Barnett was released after posting $90,000 bond. A preliminary hearing will be held on Sept. 16 in magistrate court.

 

 

 

Commission gives $10,000 for

Richwood Wastewater Treatment repairs

The Nicholas County Commission contributed $10,000 on Tuesday, Sept. 2, to the City of Richwood for needed repairs to the city’s sewage treatment system.

The Commission also awarded a bid for the Courthouse heating and cooling system re-piping project, approved a grant awarded to the Nicholas County Airport Authority, adopted a proclamation declaring September as Childhood Cancer Awareness Month and appointed a couple of people to Boards and Commissions.

Present for the meeting were Commission President John Miller, Commissioner Yancy Short, M.D. and Commissioner Ken Altizer.

Richwood Wastewater Treatment Plant repairs
Richwood Mayor Bob Johnson came before the Commission as a follow-up to his request on July 1 to request financial assistance for much-needed repairs to the city’s sewage treatment system.

Johnson had explained previously that the sludge basin in the treatment plant isn’t working properly. This is due to mechanical failures in which a rotating sweep-arm that is supposed to make the effluent a solid and liquid mixture is not working, meaning that raw sewage would be dumped into Cherry River, leaving the city out of compliance with state Division of Environmental Protection regulations.

Johnson said the cost of the repairs is estimated to be $160,000 and the city will be receiving an $80,000 grant from the West Virginia Infrastructure and Jobs Development Council (IJDC) and was requesting the Commission to assist financially with some of the remaining amount needed.

The mayor said the city has enough emergency reserve funds to put toward the project to meet the estimated $160,000 in repair costs. He said reserve funds will also have to go toward fixing some sewer lines in the Cherry River that are in need of repair, along with a manhole, both of which were discovered since his previous request.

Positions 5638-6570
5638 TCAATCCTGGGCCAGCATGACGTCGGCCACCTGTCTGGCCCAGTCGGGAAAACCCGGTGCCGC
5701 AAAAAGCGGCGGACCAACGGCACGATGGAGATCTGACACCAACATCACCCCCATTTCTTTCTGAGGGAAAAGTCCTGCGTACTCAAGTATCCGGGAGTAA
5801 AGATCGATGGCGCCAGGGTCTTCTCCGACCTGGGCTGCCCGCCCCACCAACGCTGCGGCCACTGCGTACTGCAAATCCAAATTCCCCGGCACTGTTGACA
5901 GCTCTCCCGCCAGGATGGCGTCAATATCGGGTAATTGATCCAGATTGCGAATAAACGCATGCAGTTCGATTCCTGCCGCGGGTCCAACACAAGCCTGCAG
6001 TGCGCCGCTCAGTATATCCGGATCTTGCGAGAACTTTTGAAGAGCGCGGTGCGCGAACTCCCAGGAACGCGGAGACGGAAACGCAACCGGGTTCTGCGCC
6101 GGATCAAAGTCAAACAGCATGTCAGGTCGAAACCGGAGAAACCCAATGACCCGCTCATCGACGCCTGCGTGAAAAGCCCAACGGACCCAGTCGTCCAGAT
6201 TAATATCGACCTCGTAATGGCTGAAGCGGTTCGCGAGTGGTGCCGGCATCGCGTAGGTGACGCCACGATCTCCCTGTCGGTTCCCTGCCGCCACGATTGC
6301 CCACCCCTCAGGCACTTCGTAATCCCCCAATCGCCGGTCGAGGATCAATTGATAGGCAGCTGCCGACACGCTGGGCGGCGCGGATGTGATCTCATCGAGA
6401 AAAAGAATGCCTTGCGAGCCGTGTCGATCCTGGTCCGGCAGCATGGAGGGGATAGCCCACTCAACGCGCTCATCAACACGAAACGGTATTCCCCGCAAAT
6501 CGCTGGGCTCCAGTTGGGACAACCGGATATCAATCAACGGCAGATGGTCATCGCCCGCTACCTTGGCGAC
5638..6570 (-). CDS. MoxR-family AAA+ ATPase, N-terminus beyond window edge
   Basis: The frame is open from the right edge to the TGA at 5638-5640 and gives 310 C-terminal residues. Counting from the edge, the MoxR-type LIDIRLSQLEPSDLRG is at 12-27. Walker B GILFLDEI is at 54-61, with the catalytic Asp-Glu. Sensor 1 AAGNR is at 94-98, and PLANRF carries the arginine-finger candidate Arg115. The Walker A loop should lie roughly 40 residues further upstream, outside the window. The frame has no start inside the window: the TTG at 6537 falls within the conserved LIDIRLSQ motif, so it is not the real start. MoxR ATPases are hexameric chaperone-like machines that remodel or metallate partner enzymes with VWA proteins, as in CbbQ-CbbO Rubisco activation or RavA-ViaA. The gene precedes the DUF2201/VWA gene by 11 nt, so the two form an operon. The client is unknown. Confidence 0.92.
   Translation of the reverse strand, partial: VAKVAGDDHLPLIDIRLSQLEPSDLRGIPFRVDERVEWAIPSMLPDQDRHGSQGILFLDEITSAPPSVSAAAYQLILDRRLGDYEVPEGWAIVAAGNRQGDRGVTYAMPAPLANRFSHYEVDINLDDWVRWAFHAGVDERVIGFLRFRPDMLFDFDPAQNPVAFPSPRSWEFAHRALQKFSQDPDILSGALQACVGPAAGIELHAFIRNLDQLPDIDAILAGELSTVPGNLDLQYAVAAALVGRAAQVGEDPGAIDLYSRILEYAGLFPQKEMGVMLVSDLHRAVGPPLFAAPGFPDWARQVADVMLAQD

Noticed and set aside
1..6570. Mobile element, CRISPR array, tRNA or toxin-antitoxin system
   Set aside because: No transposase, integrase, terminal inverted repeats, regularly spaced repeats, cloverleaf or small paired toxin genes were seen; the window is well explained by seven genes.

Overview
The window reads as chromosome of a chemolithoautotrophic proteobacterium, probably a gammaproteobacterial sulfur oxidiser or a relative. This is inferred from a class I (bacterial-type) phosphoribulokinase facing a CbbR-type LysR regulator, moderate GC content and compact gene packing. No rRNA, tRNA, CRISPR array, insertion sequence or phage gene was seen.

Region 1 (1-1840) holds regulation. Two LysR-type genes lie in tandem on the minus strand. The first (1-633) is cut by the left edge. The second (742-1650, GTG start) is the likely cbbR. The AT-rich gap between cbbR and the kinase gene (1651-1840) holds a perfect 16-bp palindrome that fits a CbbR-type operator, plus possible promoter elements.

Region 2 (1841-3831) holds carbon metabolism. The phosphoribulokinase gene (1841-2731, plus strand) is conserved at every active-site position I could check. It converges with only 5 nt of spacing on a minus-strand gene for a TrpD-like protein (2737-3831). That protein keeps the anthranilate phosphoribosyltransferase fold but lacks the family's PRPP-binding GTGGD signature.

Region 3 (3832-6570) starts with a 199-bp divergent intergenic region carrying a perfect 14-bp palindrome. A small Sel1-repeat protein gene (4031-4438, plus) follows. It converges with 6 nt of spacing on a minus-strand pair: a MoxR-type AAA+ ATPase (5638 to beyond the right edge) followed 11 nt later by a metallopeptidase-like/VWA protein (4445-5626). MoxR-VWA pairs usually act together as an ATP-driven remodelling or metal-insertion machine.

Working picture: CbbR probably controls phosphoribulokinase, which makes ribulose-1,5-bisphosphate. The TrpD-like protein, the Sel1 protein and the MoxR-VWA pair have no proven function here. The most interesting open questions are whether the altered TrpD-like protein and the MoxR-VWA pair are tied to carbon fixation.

The mayor added that the $160,000 may not cover the entire cost of mechanical repairs in the sludge basin because the full extent of the repairs and the cost isn’t known. Thus far, they are drilling holes in the concrete walls of the sludge basin to try and redirect the effluent.

 

 

 

School Board reviews Career and

Technical Center enrollment

The Nicholas County Board of Education at their Tuesday evening, Sept. 2, meeting reviewed the enrollment figures for the current school year at the Nicholas County Career and Technical Center in Craigsville.

The Board also announced the dates of several school and community excess levy information meetings, adopted two revised policies, heard a request to establish a school soccer boosters organization, heard from a parent regarding a request to transfer a student and discussed outside consulting contracts.

Present for the meeting were Board Vice-President Phil Berry and members Bob O’Dell, Darrell White and Fred Amick.

Career and Technical Center enrollment
Nicholas County Career and Technical Center Principal Tommy Bayless came before the Board to present enrollment figures at the center for the current year.

He said enrollment was down slightly this year from last year with 96 students attending from Nicholas County High School, 44 from Ricwhood High School and 24 from Webster County High School.

The Board’s change in policy over the summer that allowed freshmen and sophomores to enroll in the Junior ROTC at the Career and Technical Center enabled the program to get back up to near the enrollment figures of last year. There are 40 students enrolled in JROTC with the next largest programs being Auto Tech with 20 students and welding and ProStart with 19 students each.

The Board has also worked to allow students to have a more flexible schedule so that they can take more courses to be a “completer” in a career field.

Board members expressed the need to increase Career and Technical Center enrollment by getting local businesses involved and encouraging them to employ students at the center to work after school and weekends in their field of study.